Driving an electric car has a lot of advantages — skipping the gas station and cutting air pollution being 2 of the most obvious. But electric vehicles (EVs) do present one major challenge: limited range. Electric-only cars can go an average of 60 to 100 miles between battery charges. This is not typically an issue, since the majority of American drivers travel less than 40 miles a day. But extreme temperatures can cause EV range to drop substantially.

How temperature affects electric car range

According to researchers at Carnegie Mellon University, electric cars consume more energy on extremely hot or cold days, which can reduce EV range by as much as 40 percent. Drivers are also more likely to crank up the heater or air conditioner when its freezing or scorching out, which can drain the battery even faster. So if someone is used to going 100 miles between charges, they may find themselves running out of power after just 60 miles instead.

Drivers in regions known for very high or low temperatures, such as Phoenix or Minneapolis, can expect an overall reduction in vehicle range. But extreme temperatures have become more common throughout the U.S., due in part to the El Niño weather system that’s brought severe floods to the Midwest and contributed to the East Coast’s balmy Christmas. El Niños happen about every 2 to 7 years, and this one is particularly strong. It already helped to make 2015 the hottest year ever recorded — and it may make 2016 hotter still.

Well, at least we won’t be freezing our electrodes off, right? Not necessarily. Despite the overall warmer temperatures, El Niños can also bring colder-than-average winter weather to the South.

So what’s an electric car driver to do? Lowering your air conditioner can help. So can using your seat warmers instead of your car’s heater. Keep an eye on the weather and watch for extreme high or low temperatures. Drive at a moderate speed (the higher your mph, the faster your battery drains) and take a moment to find the charging stations along your route before you start your trip.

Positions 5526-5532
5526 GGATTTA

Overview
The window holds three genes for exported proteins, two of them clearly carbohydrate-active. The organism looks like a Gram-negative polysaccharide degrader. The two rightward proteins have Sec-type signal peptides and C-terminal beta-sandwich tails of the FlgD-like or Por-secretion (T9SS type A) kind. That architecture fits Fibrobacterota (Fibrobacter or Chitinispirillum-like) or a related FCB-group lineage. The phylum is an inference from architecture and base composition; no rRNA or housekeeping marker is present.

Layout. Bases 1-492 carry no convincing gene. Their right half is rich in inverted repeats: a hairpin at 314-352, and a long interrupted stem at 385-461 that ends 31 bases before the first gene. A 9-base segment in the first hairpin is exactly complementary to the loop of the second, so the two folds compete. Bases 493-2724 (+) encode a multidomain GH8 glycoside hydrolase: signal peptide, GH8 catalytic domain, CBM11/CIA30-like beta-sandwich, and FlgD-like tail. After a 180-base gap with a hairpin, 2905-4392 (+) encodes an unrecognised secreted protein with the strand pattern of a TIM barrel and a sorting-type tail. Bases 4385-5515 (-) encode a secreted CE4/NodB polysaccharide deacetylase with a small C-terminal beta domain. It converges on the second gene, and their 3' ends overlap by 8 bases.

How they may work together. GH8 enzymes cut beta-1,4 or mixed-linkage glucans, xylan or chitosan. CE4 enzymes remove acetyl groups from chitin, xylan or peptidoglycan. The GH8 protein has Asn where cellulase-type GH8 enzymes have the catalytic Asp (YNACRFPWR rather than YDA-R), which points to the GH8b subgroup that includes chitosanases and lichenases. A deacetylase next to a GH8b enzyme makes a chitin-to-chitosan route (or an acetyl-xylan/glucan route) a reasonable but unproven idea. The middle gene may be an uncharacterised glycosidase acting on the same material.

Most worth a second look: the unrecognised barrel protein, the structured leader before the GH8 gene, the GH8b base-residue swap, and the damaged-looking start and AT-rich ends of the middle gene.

Related link: Discover more ways to increase your EV’s range

New advancements in electric vehicle batteries

The 60-to-100-mile average range limit may be a thing of the past soon (well, soon-ish). Universities and companies around the world have been working hard to create a battery that offers higher capacity without increased size, weight, or expense. In September, the Bosch technology company unveiled their new solid-state, lithium-ion concept battery, which they claim will offer double the range at a reduced cost. They aim to have a production-ready version available in less than 5 years.

Meanwhile, chemists at Cambridge University made a breakthrough in lithium-air battery technology, potentially leading to the development of a super battery with 5 times the energy capacity of current batteries. (They feel another 10 years of work will be needed before the system is commercially viable for cars, however.)

Researchers at 2 U.S. universities have also been developing wireless, in-road charging stations that recharge vehicles as the cars pass over them. (In August of last year, the UK announced plans to test one such system.)

In the meantime, EV drivers who are turning down their heater to expand their car’s range can be warmed by the knowledge that their ride is good for the environment as well as their wallet.

Whatever type of vehicle you drive, make sure it’s covered by top-notch car insurance — especially during this year of crazy weather. And check out our El Niño Survival Guide for useful tips on handling any storm.

Smart technology | Car tech


about Ellen

Ellen has spent many years as a professional wordsmith, helping to shed light on such topics as world travel, cargo pants, and the porosity of bath tiles. As a freelance copywriter for Esurance, she brings her boundless curiosity to the world of insurance. Outside work, she can be found cheering on the San Francisco Giants, hiking in the Oakland hills, and (barely) resisting smuggling penguins home from Antarctica.